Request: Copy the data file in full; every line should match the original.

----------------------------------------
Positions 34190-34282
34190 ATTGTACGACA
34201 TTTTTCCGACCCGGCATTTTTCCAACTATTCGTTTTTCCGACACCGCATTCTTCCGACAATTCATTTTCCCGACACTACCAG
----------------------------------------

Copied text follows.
Positions 34190-34282
34190 ATTGTACGACA
34201 TTTTTCCGACCCGGCATTTTTCCAACTATTCGTTTTTCCGACACCGCATTCTTCCGACAATTCATTTTCCCGACACTACCAG